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*this* John W. Hays' take on things and experiences

Posts Tagged ‘Makwa singletrack

Riding Makwa

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That was a heck of a ride to start my long weekend of biking in the woods of the Chequamegon area, especially since I haven’t been on my mountain bike for what feels like forever. It reminded me why I am more of a road rider at this point in my life.

I’m up at the lake again, this time as a member of an annual golf weekend that two of Cyndie’s brothers co-host. Since I don’t golf, I serve as companion to any former or part-time golfers who are also cyclists. Arriving early enough yesterday to sneak in a first ride with Randy and Paul, we picked the Makwa Trail as the nearby familiar option.

One of the main advantages of Makwa is its lack of any long or severe climbs. Other than that, it provides a brutal dose of unending roots and rocks on a meandering single track that taxes strength and forces constant quick navigating decisions. There are countless hairpin turns and tricky obstacles that show up right when the elevation makes a distinct change. Talking to self, “Do I go over this rock or around it? Should I downshift before I hit these roots? Do I have enough strength to recover from careening off-trail, holding tight as I muscle the bike back on course?”

It is, in a word, exhausting.

In a sentence, it is exhausting with several moments of fun rolling that don’t actually last long enough to catch my breath before rapidly finding myself holding on for dear life again to muscle through the next challenge.

We drove to a spot near the middle of the full Makwa length to start our riding toward the north trailhead. My computer logged it as being over 8 miles of trail. We opted to ride a parallel gravel fire lane road to return to the car. That distance was somewhere around 5 miles. That reveals approximately 3 miles of extra twisting and turning on the singletrack.

What it doesn’t expose is how much more effort it took to conquer the rocks and roots of the singletrack compared to the much smoother graded gravel.

Back at the lake, a soothing swim did well to help me forget how exhausted I was during the ride. We then dined at a nearby restaurant before driving to town to meet up with a majority of the golfing crew at Angler’s Bar. Festivities continued back at the “cabin” vacation home which kept many up much later than common sense would dictate.

I will be lobbying strongly today for a jaunt on our road bikes this morning before we return to the woods in the afternoon for more off-road punishment, I mean, fun.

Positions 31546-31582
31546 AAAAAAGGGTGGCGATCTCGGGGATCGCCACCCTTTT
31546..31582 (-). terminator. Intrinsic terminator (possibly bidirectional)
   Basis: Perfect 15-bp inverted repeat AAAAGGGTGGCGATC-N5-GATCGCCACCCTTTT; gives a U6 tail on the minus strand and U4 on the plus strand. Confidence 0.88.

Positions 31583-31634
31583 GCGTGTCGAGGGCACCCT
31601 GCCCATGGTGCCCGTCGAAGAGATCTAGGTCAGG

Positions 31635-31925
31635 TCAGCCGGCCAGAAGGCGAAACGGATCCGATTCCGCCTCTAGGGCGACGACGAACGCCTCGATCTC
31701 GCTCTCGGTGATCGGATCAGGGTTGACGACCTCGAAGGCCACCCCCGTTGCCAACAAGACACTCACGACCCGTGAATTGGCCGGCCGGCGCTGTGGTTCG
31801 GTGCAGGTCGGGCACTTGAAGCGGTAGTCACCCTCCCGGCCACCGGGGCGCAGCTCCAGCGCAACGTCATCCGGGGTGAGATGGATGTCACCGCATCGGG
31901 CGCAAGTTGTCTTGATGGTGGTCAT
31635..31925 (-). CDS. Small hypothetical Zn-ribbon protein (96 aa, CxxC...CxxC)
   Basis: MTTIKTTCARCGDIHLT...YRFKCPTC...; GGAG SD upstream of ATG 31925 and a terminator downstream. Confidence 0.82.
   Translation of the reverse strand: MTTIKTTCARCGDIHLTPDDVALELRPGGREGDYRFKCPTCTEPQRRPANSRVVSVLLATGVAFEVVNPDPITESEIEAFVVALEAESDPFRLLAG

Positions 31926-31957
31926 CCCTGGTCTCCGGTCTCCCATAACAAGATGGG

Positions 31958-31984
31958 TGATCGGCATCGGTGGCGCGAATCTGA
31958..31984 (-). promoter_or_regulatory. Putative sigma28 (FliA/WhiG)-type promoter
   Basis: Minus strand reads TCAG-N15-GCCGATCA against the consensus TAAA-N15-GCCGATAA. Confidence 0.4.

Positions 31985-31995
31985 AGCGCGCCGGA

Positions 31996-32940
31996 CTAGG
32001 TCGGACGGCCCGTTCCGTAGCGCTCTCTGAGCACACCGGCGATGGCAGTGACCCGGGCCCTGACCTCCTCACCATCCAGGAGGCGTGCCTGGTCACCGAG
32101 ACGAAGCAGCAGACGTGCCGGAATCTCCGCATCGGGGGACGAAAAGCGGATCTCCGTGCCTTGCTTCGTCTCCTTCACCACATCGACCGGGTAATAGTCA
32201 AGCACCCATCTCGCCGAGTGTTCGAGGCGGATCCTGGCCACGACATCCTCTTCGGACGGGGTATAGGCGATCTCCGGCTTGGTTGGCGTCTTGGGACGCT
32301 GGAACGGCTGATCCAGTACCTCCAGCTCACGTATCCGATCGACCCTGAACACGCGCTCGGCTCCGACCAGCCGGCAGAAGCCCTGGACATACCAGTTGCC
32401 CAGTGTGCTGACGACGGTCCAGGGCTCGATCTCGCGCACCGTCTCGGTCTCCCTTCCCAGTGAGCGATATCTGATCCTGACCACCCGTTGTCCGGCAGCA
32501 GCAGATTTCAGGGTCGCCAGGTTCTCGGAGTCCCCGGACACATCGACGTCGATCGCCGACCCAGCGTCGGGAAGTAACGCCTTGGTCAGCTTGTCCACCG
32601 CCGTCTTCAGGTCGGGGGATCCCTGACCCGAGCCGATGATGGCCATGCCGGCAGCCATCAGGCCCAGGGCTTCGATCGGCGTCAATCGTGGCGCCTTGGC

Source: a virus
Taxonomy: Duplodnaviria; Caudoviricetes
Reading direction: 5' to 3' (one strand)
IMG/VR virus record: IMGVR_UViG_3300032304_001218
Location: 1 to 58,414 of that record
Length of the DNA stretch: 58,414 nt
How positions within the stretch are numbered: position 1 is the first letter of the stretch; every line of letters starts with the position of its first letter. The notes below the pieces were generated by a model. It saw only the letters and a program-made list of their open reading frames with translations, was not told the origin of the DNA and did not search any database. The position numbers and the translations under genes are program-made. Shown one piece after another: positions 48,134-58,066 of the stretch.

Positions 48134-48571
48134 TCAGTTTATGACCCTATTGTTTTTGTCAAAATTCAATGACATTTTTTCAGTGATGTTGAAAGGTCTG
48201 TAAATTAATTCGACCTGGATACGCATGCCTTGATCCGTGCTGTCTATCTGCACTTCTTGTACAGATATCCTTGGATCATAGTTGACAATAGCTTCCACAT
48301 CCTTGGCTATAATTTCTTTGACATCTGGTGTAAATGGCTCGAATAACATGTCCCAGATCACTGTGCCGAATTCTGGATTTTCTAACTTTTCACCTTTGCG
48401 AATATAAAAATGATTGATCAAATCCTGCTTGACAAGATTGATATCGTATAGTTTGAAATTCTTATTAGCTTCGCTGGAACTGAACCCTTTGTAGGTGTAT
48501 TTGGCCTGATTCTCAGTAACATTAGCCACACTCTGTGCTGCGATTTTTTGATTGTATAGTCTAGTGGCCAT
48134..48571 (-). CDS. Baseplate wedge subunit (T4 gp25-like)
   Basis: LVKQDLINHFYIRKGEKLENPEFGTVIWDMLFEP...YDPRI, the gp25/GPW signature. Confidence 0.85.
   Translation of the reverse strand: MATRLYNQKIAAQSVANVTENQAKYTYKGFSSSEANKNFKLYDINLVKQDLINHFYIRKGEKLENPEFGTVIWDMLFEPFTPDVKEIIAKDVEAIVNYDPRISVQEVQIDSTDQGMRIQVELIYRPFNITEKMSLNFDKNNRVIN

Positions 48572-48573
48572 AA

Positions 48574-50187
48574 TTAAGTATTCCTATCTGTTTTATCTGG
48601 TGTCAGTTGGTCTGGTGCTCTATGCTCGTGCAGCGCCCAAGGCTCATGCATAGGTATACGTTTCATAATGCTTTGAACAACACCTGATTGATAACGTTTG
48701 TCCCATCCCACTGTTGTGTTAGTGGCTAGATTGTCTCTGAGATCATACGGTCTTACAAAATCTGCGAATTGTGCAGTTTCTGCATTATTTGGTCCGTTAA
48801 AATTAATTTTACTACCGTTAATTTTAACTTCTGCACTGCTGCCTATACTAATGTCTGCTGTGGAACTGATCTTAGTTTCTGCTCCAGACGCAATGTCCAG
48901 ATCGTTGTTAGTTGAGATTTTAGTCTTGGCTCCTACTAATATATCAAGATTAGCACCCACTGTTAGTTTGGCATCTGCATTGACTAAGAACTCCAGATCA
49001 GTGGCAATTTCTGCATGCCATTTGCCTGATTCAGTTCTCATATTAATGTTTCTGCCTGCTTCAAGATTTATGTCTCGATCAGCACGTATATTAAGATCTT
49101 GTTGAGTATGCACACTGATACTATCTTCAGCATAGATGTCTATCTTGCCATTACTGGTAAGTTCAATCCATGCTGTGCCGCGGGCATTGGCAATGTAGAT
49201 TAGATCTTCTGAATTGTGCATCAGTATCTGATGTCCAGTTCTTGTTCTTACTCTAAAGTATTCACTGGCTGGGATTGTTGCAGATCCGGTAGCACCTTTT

I forgot, …why is it I don’t golf?



Written by johnwhays

August 5, 2022 at 6:00 am

Trail Riding

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It has been a very long time since I have ridden my beloved hard-tail mountain bike. So long, in fact, I forgot how much more work it can be compared to my road bike. I bonked yesterday in a 16-plus mile ride with my life-long friend, Paul Keiski, whose biking condition is much stronger than mine.

Luckily, I was still close enough in contact with him to enjoy the spectacle of his slow-motion crash as he let out a little laugh over the predicament of tipping in the direction of the down-slope into the scrappy growth, wheels up, and on his back for a second.

The Makwa singletrack is a hairpin winding hardscrabble trail of big roots and jutting rocks that frequently will bring momentum to an abrupt halt where I would find myself in an unwelcome pedal stand and needing to muster the gumption to somehow kick the bike forward over the obstacle on the incline before me.

Yeah, I got tired. If I was on my road bike, I would coast for a while and catch my breath, but there is little time for relaxed coasting on this kind of trail. Arms constantly flexed, absorbing the concussions with obstacles and desperately working to hold the bike on the trail.

We chose to circle back to our starting point by way of a gravel fire lane road that had been re-graded not too long ago and was softer than preferable. I was already exhausted, but being well aware of the mostly uphill grade we needed to accomplish to get back to the pavement added a psychological burden that caused me to walk up more hills than I care to admit.

I was in the company of a generous friend in Paul, who was very patient and smart enough to have some energy supplements along for the ride which relieved my fatigue for a bit.

The last leg back to our lake place was on the pavement which felt great for the comparative ease but I was acutely aware of the fact this bike lacked the better geometry and larger wheels of my other bike.

Don’t get me wrong. I love my trail bike. It is wonderfully responsive to my moves in the woods and probably saves me from calamity despite my lack of experience on more occasions than not. I only inadvertently wandered off-trail several times when I failed to control my momentum and negotiate a turn, twice successfully carrying on anyway and riding back onto the trail without interruption.

That quick response of the bike made my soft gravel road riding a little squirrelly which only added misery to my fatigue, but overall, I am grateful for the way this old refurbished Trek performs for me.

It deserves to be ridden more often and my skills and conditioning improved enough to do it justice, but I am afraid being on the upper side of 62-years-old has me more inclined to just settle for hopping on the road bike and coasting down paved roads.

Many thanks to Paul for inspiring me to join him in the adventure and adding one more precious trail riding memory to our shared life experiences.